As for your code, most has been adressed by Trenki already. I've got a few additional points: you're seeding your random generator everytime the inner do...while loop is executed, but random generators only need to be seeded once, so you should do that before the loops. Second, the inner do...while loop is unnecessary. int guessedNum = (rand() % (highNum - lowNum)) + lowNum; should do the trick (I haven't tested it, but I'll leave that up to you). Good luck. :)

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Quote:

do //loops the generation of a random number until that number is smaller than highNum
{
cout << "Now I am going to attempt to guess that number...\n"
srand(time(0)); //seeding the random number with the current time
int randomNum = rand();
int guessedNum = (randomNum % highNum) + lowNum;
} while(guessedNum < highNum);


Your while condition is incorrect. You want while(guessedNum > highNum).

That said, the while() is unnecessary (as Captain P hinted), but not without changing your code.

guessedNum = (randomNum % highNum) + lowNum; // Gives you a number in the range (lowNum, lowNum + highNum - 1)

Armed with that knowledge, you could change it to:

guessedNum = (randomNum % (highNum - lowNum + 1)) + lowNum; // Gives you a number in the range (lowNum, highNum)

Cheers,
Matt


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Quote:
Original post by Captain P
int guessedNum = (rand() % (highNum - lowNum)) + lowNum; should do the trick (I haven't tested it, but I'll leave that up to you).


I think the range is off by 1 -- should be

int guessedNum = (rand() % (highNum - lowNum + 1)) + lowNum;

Cheers,
Matt

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Quote:
Original post by Captain P
Anyway. I see you're using Dev-C++, an old and outdated IDE. Nowadays, much better alternatives exist, such as Microsofts Visual C++ Express, or Code::Blocks.


Personally I'd suggest Eclipse. It just has so many features that help WRITE code, and for me that's more important than the ones that do all that complicated stuff dealing with I don't even know what. Eclipse just makes the writing itself easier.

Although, I must admit, it works a lot better for Java.



I don't have anything to say that no one's mentioned already, but I wanted to comment on your comments. You comment well, but it's sometimes redundant.

"if (answer == 'y') // evaluate answer, if the answer is yes it leaves the loop."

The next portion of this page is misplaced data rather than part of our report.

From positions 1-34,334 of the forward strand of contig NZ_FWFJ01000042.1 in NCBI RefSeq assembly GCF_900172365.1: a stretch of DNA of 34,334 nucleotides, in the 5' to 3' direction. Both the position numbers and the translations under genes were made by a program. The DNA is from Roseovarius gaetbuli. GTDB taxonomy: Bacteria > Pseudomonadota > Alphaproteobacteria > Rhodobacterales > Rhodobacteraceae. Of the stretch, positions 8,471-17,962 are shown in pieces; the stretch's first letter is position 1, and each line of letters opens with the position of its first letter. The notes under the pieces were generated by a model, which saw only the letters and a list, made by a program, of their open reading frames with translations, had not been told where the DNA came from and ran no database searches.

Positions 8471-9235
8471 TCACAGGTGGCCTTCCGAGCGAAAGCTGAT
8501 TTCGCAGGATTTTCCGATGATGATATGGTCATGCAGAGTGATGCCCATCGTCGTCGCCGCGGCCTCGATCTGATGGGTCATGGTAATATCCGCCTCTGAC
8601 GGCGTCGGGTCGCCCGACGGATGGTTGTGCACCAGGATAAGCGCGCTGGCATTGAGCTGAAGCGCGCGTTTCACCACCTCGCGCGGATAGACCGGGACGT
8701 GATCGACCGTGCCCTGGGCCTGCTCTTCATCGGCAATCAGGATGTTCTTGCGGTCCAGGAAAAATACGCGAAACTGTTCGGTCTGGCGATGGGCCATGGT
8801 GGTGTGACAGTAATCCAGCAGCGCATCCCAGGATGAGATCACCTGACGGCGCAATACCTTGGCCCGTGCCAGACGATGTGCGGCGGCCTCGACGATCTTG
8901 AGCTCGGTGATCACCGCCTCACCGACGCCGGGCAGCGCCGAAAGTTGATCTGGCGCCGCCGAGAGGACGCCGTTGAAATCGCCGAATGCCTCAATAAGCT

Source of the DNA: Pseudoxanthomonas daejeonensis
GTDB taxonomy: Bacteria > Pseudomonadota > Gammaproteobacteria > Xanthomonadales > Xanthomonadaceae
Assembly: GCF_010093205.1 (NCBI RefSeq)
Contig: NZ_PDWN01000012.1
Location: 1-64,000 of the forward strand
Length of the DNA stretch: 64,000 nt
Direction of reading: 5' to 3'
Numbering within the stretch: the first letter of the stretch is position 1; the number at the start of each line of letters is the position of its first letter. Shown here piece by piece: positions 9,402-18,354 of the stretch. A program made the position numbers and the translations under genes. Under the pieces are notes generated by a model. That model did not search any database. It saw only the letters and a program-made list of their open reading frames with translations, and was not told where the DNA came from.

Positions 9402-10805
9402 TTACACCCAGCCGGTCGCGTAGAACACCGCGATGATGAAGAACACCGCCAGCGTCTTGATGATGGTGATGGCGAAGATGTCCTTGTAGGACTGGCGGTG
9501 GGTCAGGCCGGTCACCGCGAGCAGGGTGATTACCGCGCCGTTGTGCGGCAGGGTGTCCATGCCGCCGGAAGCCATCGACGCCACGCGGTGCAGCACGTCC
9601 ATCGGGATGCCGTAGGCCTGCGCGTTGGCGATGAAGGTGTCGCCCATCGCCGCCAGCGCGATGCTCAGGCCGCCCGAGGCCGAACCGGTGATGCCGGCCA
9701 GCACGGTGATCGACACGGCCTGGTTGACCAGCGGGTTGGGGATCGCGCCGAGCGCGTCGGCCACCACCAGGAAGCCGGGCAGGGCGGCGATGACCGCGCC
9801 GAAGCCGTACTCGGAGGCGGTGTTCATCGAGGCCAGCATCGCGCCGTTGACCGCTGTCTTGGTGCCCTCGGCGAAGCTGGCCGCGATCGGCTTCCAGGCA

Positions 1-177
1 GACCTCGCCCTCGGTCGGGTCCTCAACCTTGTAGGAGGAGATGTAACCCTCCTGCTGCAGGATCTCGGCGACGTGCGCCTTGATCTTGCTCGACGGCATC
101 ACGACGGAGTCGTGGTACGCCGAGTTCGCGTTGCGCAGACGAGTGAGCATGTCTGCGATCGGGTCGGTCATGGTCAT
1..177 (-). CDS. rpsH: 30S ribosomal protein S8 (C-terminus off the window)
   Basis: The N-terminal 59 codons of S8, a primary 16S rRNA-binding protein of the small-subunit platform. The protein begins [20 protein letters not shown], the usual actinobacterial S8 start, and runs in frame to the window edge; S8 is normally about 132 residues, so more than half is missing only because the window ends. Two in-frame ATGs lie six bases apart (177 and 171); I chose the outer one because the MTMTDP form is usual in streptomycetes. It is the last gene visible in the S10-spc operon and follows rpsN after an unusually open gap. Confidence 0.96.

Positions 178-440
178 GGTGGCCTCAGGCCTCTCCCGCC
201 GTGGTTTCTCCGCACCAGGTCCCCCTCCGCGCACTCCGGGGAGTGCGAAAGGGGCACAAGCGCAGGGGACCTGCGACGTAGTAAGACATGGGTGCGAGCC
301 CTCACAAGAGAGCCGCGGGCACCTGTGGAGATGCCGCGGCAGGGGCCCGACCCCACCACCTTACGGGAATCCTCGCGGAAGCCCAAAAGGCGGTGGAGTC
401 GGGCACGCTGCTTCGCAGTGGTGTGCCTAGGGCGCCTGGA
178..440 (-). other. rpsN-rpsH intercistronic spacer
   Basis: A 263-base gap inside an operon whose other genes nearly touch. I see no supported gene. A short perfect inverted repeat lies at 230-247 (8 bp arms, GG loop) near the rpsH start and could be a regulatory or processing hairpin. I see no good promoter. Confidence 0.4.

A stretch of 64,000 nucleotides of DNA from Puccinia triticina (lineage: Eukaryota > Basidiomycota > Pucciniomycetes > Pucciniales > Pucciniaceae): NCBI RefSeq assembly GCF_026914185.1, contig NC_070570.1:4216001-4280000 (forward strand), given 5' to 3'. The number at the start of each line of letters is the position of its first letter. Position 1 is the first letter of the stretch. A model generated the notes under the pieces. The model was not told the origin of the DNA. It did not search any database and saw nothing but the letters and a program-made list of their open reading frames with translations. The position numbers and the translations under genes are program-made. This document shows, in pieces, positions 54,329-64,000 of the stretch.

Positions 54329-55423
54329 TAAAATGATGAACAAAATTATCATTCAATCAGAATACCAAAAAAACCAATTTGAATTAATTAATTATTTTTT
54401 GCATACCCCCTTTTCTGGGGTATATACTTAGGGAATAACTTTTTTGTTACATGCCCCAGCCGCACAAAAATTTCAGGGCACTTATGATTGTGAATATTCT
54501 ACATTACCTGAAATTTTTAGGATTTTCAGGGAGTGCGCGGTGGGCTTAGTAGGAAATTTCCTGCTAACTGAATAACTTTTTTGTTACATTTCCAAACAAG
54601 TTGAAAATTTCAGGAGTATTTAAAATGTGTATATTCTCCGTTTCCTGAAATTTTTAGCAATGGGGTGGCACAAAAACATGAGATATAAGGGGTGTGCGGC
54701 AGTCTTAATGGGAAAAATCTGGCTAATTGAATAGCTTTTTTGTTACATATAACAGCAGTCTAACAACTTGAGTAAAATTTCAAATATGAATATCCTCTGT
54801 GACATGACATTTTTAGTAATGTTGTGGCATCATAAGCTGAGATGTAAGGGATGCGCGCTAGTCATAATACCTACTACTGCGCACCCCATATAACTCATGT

It's not hard to tell that this evaluates the answer. What might not be readily apparent is that if it's yes, it leaves the loop. Especially because it's unnecessary seeing as you leave the loop as long as answer doesn't equal 'n'.

Comments shouldn't say what the code says. They should say what the code doesn't. If I could read your code and fully and quickly understand it with no comments, then your code needs no comments.
"do //loops the program while the guessed number is incorrect." was a good comment.

"if (rangeNum == 'h') // evaluates if the guessed number was too high or too low, depending on that it assign new values to highNum and lowNum to reduce the range or number that will be generated.
int highNum = guessedNum;"
This was actually redundant because it's not hard to tell that if rangenum is 'h', it'll make highnum the guessed num.

What might be a better comment:
// If the rangenum is high, make the highNum rangenum to help limit the guessing range.

Also, this will cause a runtime error when you define the same variable twice at the second pass of the loop. All variables used in a loop, should be defined outside the loop to avoid such an error.

Hope this has helped.

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Quote:
Original post by Splinter of Chaos
Also, this will cause a runtime error when you define the same variable twice at the second pass of the loop. All variables used in a loop, should be defined outside the loop to avoid such an error.

Hope this has helped.


Incorrect. It is perfectly valid C++ to declare a variable inside a loop scope. No runtime error will occur. You will, of course, want to initialize the variable before you use it, just like in any other scope.